The scene was Denver, Colorado. I was participating in an arts festival. Rain was coming down like I had never seen before. Within thirty minutes the streets were small rivers, knee deep water in places that moments ago were filled with art, artists, and thousands of people enjoying a sense of place. I secured my art, zipped my booth and sought shelter in a random business.

There on the wall, welcoming me, were dozens of latex masks. The usual characters were there; aliens, monsters, presidents, and most importantly, animals. Wanting to delve into the animal world for some time, those masks, mixed with my photo work [at that time], would make for an amusing adventure.

In the summer of 2012 I took my first anthropomorphic pictures. Those initial pictures were enough for me to step back from five years of work and completely change my style/aesthetic/direction.

Hadaptation

Initially, there were a few directions the work wanted to go in. For me, Hadaptation plays on the idea that we, as humans, impact nature in ways that force animals into new [unnatural] environments. We are constantly encroaching upon their habitat directly and indirectly. More and more stories are told of large animals drifting into our cement world. There are species of animals existing only in zoos. Bears have been found riding around the city in garbage trucks. Coyotes making a living off of our domesticated cats. There seems to be endless examples of how our worlds overwelm and intersect in ways that are discomforting. I want to take it a step further and see what it looks like when they are living next door, fully integrated into our cityscapes, our warmed over world.

The strongest images, in my opinion, are those that have a certain balance of discomfort, aesthetic intrigue and a fine line of humor and delicate absurdity. I want my work to resonate on different levels, subtle humor acts as a fine lubricant allowing me to enjoy the process, but more importantly, it has the ability to capture an audience.

Another element threading it's way into my work, taxidermy. While I'm not a fan of sport-killing animals to stuff and hang on one's wall, the art of taxidermy is enthralling. Lately, I've been finding the work of Dr. Sami Khader to be compelling. [Dr. Khader is a zoo director, veterinarian, and self-taught taxidermist living in Palestine]. Also, Robert Rockwell and Carl Akeley who, both worked in the American Museum of Natural History circa 1910. With taxidermy, there are gestures, poses, a false sense of reality, a representation of something that should be living, that makes it something wonderfully complex.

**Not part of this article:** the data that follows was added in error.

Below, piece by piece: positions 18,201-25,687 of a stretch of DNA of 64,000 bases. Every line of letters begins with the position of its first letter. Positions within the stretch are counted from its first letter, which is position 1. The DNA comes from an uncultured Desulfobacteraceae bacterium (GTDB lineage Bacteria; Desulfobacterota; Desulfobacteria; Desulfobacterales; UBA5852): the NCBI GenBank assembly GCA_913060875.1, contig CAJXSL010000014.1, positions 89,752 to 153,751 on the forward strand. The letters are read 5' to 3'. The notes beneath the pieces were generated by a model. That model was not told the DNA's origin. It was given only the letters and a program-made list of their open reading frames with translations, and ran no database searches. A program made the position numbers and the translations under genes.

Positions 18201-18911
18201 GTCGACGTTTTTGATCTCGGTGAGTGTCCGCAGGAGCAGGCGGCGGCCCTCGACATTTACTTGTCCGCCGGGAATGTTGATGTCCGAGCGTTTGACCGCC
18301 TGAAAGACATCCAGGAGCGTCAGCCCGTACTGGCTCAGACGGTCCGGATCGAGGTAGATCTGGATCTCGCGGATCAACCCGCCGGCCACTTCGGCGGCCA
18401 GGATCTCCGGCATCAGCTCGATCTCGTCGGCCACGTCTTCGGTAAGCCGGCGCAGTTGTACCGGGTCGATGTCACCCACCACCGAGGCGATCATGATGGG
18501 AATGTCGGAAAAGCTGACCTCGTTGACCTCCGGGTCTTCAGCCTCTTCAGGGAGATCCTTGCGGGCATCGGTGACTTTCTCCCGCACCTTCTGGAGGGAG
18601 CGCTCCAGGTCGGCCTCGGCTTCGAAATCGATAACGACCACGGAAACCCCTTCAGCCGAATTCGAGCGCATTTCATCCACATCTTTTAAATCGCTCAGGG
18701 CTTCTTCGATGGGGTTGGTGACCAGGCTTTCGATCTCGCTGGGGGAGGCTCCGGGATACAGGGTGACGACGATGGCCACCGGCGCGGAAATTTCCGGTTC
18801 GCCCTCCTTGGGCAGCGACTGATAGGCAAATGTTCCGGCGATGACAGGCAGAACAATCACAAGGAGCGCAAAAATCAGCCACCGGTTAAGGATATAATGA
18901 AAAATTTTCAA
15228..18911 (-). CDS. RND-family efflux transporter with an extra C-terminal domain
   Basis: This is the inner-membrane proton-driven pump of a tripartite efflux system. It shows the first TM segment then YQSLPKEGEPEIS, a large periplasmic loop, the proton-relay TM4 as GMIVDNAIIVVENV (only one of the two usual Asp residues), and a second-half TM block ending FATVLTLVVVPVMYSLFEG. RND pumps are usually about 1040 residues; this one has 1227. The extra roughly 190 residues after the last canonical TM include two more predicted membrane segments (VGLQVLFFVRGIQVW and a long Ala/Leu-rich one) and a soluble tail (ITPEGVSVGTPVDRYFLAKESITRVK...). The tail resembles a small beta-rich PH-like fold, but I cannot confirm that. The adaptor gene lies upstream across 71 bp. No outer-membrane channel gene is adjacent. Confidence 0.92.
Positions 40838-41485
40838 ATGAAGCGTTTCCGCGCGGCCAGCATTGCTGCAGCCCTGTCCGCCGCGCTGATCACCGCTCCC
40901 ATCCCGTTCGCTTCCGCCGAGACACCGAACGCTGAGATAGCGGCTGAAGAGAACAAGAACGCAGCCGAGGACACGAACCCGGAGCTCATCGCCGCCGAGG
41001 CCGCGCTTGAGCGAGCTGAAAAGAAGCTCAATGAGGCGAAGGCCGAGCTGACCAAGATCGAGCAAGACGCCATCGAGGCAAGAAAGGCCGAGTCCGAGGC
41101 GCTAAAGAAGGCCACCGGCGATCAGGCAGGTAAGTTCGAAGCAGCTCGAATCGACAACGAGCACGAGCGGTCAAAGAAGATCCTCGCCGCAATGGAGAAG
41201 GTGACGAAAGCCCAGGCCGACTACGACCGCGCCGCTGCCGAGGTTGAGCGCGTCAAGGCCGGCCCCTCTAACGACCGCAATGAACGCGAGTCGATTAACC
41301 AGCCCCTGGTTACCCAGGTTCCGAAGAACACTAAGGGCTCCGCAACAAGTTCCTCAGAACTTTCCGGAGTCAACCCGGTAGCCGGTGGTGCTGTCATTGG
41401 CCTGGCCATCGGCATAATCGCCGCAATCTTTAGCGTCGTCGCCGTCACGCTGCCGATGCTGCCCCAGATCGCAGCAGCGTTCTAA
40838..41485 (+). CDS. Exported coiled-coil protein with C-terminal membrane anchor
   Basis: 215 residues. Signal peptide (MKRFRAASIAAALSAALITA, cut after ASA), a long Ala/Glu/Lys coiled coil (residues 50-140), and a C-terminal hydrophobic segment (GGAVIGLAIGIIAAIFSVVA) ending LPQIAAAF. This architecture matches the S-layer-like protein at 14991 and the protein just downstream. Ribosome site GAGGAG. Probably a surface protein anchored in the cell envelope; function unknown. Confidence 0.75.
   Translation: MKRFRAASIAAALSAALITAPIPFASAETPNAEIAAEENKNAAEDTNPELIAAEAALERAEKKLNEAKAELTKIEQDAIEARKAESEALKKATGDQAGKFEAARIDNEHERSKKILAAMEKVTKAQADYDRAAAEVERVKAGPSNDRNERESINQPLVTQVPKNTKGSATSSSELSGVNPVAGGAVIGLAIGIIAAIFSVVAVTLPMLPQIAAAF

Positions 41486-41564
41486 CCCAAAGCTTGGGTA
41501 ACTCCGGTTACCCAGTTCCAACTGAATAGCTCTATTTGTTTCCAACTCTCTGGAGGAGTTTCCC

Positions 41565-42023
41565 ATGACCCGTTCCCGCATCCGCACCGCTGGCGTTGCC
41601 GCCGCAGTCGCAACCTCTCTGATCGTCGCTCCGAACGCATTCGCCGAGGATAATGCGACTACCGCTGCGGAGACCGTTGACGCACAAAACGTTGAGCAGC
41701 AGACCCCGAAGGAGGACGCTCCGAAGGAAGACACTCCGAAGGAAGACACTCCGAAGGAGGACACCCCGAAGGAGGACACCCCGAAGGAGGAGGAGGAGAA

Hadaptation is where I wanted the work to begin. Today, I'm working on a series entitled 'Migrations'. A prequel of sorts. Animals in transition, traveling, living in limbo, the middle spaces of their natural habitat and our civic jungles.

A note on process. I photograph all my imagery. All work is either photographed in the landscape using one shot to capture the whole scene, character included. Or, more often the case, the imagery is composited together [assembling multiple images one on top of another]. At times, the background is photographed first, which allows the 'character' to develop in the studio. Other times, the character is photographed in the studio, inspiring the background. Compositing offers far more control, allowing me to make choices between foreground and background that I wouldn't have otherwise.

HADAPTATION
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